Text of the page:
Khorog (a.k.a Horog, Khoroq, Khorogh, Khorugh, or Xoroq) is an administrative center of Gorno-Badakhshan region, and the only city in Pamir. It is located approximately in the middle of the Pamir Highway: 600km to Dushanbe and 730km to Osh in Kyrgyzstan. In Khorog the Pamir highway branches out: the northern road goes along a deep mountain gorge straight to Murgab, and the southern one leads to the Vakhan corridor, the most picturesque part of the road, where historical monuments and picturesque villages have been preserved. Thus, Khorog is a touristic center of Pamir with all routes passing through it. Located at the height of 2200 meters above sea level, it is one of the highest cities in the post-Soviet territory and the highest city in Tajikistan.
There is no definite start in the history of Khorog. In this mountainous region there was once a small state Shungan consisting of several fortresses scattered around. One of them called Kalai-Panjbar was located at the junction of rivers Gunt and Panj, exactly in the place of present Khorog. First, it was an independent mountain state; later in the 19th century it fell under the rule of the Bukhara Khanate; and in 1986 the territory was occupied by troops of the Russian Empire. During the “Great Game” between Russia and the Great Britain, Russians tried to get control of Pamir, and built a road from Osh to Sary-Tash, then to Murghab and finally to Khorog. They organized a frontier post on the banks of river Panj and a small village of Khorog began to develop. In the beginning of the 20th century, with arrival of the Soviet rule, Khorog became an administrative center of the Gorno-Badakhshan autonomy, and in 1928 received the status of the city. During the 20th century it was a trading point on the Pamir Highway and still serves as such up to now.
Today Khorog is a real center of Gorno-Badakhshan. There is a trade road from China to Central Asia; it is also indispensable point for all touristic routes around Pamir. There are 30 000 people living there, and the main part of locals confess Ismailism, one of the Shia branches of Islam. There are three educational institutes available for postsecondary students: Khorog State University, International University of Central Asia branch and Aga-Khan Fund Lyceum. Tourism infrastructure is also gradually developing with few hotels and guesthouses, restaurants, internet cafes and others.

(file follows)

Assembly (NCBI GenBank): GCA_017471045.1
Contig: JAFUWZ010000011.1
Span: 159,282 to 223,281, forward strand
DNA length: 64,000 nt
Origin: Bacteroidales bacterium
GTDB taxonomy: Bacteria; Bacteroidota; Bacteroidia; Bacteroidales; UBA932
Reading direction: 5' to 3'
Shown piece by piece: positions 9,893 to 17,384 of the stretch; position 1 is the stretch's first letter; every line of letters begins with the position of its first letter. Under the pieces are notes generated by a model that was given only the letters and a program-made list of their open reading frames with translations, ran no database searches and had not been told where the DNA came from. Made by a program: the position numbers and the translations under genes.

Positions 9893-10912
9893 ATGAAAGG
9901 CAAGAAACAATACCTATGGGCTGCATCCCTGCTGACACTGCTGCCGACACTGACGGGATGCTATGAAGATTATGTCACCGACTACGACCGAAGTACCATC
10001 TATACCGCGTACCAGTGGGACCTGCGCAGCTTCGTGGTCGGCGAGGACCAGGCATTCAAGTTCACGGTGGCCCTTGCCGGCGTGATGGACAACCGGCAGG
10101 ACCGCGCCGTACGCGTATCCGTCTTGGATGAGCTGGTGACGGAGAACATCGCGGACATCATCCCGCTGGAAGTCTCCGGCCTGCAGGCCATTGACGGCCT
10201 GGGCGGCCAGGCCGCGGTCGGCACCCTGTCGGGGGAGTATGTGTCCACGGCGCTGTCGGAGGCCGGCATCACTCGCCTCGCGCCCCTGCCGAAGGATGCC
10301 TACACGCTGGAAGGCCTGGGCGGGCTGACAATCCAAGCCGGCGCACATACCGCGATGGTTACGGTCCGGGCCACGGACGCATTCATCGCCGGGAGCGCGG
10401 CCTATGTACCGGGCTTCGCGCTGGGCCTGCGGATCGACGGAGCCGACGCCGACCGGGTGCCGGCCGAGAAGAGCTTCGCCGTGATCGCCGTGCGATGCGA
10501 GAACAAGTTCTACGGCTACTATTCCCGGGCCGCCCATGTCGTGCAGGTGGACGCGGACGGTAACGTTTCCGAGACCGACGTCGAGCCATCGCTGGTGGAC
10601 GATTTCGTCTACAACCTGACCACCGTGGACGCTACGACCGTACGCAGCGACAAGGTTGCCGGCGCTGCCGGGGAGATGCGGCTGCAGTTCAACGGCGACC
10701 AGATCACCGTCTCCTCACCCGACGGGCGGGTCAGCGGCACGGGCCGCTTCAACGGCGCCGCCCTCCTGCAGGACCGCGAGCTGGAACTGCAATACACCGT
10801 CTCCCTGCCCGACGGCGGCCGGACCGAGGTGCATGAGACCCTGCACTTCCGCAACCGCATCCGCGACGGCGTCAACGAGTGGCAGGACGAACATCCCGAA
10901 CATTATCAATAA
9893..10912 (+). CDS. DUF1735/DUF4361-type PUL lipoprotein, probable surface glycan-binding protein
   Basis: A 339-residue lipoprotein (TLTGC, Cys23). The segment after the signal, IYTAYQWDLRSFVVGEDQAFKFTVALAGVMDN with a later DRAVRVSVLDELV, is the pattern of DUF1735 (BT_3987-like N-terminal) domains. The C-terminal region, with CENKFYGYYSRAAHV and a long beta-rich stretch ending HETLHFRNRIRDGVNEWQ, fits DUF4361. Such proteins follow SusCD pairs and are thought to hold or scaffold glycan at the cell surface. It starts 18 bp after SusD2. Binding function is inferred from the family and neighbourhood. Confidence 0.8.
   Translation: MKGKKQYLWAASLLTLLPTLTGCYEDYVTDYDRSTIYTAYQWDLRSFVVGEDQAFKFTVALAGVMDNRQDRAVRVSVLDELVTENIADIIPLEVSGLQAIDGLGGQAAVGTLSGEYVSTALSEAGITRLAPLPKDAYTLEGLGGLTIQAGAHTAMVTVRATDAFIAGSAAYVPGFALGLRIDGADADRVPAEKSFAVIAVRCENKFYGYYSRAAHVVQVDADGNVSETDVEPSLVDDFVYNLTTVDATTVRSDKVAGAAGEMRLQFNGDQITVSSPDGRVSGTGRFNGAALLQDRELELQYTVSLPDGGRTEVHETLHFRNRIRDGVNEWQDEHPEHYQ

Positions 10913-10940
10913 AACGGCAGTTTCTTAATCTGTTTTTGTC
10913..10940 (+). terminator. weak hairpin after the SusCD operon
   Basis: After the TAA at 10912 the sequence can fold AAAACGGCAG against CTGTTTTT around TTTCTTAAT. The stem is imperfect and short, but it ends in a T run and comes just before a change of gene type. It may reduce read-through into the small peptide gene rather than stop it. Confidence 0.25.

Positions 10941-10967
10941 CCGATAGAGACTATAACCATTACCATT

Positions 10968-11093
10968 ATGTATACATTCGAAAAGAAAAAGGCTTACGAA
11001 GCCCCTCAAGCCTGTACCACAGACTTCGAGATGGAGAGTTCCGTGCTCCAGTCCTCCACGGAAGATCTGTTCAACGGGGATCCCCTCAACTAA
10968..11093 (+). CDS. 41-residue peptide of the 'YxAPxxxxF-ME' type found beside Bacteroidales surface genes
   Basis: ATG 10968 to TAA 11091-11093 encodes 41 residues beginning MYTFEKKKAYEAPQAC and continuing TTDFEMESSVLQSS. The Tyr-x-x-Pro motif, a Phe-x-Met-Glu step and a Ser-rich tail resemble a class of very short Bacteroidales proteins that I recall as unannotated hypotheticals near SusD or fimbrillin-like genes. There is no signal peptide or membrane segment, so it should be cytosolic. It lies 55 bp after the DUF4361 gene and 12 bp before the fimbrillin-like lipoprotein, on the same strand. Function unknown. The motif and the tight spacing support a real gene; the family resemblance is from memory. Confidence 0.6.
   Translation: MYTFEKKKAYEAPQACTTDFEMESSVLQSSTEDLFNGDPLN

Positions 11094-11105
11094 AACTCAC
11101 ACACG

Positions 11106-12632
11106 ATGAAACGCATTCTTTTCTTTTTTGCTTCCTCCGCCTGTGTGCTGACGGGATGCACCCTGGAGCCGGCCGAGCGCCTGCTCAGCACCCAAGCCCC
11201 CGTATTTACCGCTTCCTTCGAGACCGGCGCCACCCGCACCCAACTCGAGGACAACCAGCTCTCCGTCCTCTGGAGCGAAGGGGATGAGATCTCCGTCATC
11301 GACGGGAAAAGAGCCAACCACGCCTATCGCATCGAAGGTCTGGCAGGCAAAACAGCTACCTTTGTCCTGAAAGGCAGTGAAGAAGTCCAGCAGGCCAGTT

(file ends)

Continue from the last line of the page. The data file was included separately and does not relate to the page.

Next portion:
The most popular sight of Khorog is Pamir botanical garden. It was founded in 1940 for testing survival rate of different plants in the conditions of the mountain climate. According to official data, there were over 30000 kinds of plants tested, and as a result, garden collection now includes around 4000 types of them. Pamir botanical garden is located not far from Khorog and opens an excellent panoramic view of the whole city.
Another well-known landmark of Khorog is a local history museum where you can learn a lot about the nature, history and culture of the Gorno-Badakhshan region. The most interesting exhibit of this museum is a piano that in 1914 had been hand-carried for over a month by soldiers from Osh (Kyrgyzstan). In order to describe the complexity of the delivery, it is enough to say that road from Osh to Khorog is more than 700km with several 4000 m high mountain passes. The delivered piano was for the daughter of the frontier post commandant and the locals would come to listen to the play on this “unusual” instrument.
Today Khorog is the capital of the Gorno-Badakhshan. Surrounded by severe high mountains, Khorog is protected from strong winds and frosts. The city looks as a green oasis among abandoned mountain ridges. Thus, winters are mild, and summers are not too hot. Khorog is a great place to explore on the Pamir Highway and a must-see place if you wish to learn more about the Pamir track.